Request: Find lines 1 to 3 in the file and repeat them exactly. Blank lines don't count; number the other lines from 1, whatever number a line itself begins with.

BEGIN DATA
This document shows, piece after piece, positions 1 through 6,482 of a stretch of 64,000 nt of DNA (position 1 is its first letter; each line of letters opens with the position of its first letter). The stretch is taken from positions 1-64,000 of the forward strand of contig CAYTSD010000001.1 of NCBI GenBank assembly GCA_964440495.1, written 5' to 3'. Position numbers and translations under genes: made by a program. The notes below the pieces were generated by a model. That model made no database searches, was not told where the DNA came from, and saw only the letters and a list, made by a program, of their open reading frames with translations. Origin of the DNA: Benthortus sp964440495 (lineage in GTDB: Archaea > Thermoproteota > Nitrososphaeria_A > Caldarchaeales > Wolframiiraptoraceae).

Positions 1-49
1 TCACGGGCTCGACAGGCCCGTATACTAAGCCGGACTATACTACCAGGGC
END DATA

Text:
This document shows, piece after piece, positions 1 through 6,482 of a stretch of 64,000 nt of DNA (position 1 is its first letter; each line of letters opens with the position of its first letter). The stretch is taken from positions 1-64,000 of the forward strand of contig CAYTSD010000001.1 of NCBI GenBank assembly GCA_964440495.1, written 5' to 3'. Position numbers and translations under genes: made by a program. The notes below the pieces were generated by a model. That model made no database searches, was not told where the DNA came from, and saw only the letters and a list, made by a program, of their open reading frames with translations. Origin of the DNA: Benthortus sp964440495 (lineage in GTDB: Archaea > Thermoproteota > Nitrososphaeria_A > Caldarchaeales > Wolframiiraptoraceae).

Positions 1-49
1 TCACGGGCTCGACAGGCCCGTATACTAAGCCGGACTATACTACCAGGGC